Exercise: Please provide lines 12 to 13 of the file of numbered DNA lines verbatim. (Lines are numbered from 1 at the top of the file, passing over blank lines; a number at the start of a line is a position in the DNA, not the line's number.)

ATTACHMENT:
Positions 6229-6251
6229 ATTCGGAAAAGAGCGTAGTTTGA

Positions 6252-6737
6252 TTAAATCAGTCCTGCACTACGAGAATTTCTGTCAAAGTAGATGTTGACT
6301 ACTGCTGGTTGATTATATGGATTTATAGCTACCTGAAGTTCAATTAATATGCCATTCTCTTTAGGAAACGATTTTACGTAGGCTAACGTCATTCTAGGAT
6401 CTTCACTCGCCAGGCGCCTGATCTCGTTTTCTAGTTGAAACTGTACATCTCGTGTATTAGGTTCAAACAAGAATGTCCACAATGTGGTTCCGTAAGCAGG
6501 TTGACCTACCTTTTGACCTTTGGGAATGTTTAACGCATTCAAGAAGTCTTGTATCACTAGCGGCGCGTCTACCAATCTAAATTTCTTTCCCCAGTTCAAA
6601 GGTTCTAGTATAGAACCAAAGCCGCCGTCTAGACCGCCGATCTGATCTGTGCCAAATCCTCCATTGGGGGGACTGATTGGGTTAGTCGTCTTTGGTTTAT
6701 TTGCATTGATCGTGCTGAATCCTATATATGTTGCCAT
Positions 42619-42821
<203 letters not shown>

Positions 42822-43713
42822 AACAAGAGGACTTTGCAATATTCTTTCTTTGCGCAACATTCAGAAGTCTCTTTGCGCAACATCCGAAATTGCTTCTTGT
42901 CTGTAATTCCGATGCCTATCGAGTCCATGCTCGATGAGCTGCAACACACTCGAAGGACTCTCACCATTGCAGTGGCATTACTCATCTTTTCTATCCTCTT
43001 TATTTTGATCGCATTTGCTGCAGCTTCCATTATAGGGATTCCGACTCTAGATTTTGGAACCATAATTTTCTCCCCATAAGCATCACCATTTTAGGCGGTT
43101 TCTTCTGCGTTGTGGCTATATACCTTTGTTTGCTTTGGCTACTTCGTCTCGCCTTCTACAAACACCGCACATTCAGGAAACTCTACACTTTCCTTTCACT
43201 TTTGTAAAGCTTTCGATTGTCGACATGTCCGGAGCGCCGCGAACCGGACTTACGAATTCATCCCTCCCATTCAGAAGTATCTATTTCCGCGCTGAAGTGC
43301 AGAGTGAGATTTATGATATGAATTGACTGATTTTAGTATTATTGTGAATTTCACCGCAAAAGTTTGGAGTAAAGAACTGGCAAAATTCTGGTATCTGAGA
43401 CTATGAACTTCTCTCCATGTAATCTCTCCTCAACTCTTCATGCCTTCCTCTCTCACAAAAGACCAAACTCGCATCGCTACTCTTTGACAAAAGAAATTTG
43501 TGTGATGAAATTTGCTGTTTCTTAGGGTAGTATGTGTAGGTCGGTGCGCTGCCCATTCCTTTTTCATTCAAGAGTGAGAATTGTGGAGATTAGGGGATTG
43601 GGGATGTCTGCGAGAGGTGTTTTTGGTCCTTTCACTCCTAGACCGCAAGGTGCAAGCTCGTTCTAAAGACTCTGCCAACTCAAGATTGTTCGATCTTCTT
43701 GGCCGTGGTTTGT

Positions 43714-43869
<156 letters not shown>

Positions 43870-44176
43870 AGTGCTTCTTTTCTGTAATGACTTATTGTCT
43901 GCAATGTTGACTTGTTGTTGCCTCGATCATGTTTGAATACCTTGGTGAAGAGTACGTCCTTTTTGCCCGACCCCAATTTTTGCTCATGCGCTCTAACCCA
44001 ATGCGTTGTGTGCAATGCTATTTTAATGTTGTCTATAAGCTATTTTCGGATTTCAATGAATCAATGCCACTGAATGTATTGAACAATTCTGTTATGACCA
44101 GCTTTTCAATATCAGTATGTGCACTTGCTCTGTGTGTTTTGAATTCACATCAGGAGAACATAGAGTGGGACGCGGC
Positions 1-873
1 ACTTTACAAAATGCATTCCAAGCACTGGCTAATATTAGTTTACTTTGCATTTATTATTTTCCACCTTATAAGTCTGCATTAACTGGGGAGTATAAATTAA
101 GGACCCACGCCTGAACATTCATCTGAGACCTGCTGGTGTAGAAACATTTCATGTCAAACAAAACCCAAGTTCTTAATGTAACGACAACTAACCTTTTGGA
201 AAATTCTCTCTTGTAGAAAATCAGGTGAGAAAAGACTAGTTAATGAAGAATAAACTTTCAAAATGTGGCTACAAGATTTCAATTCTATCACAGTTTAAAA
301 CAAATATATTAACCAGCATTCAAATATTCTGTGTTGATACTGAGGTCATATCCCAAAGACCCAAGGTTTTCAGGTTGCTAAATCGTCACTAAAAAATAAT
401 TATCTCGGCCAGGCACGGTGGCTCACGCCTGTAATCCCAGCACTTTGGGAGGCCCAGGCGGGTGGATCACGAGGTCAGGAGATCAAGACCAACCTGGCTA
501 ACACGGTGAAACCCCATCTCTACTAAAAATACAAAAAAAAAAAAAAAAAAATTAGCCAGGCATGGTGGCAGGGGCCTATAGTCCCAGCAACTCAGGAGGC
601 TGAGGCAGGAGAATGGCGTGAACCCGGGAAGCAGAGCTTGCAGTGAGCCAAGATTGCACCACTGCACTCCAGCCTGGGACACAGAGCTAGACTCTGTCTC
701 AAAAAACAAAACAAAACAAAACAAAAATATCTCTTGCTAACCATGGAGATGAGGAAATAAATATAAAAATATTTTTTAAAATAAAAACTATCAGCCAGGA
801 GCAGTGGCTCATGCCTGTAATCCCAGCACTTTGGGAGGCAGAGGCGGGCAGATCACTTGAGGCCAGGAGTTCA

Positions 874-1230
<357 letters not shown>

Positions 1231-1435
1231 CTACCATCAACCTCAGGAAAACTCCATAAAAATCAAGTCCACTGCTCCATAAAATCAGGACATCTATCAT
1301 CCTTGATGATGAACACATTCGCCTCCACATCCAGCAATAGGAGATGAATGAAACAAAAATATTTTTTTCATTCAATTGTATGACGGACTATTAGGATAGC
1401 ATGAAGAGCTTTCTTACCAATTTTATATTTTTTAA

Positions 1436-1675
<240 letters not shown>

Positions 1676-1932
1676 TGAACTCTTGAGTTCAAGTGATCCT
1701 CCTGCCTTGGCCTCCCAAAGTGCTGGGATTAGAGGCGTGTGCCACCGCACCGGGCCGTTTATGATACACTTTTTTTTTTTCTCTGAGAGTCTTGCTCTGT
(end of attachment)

Positions 42822-43713
42822 AACAAGAGGACTTTGCAATATTCTTTCTTTGCGCAACATTCAGAAGTCTCTTTGCGCAACATCCGAAATTGCTTCTTGT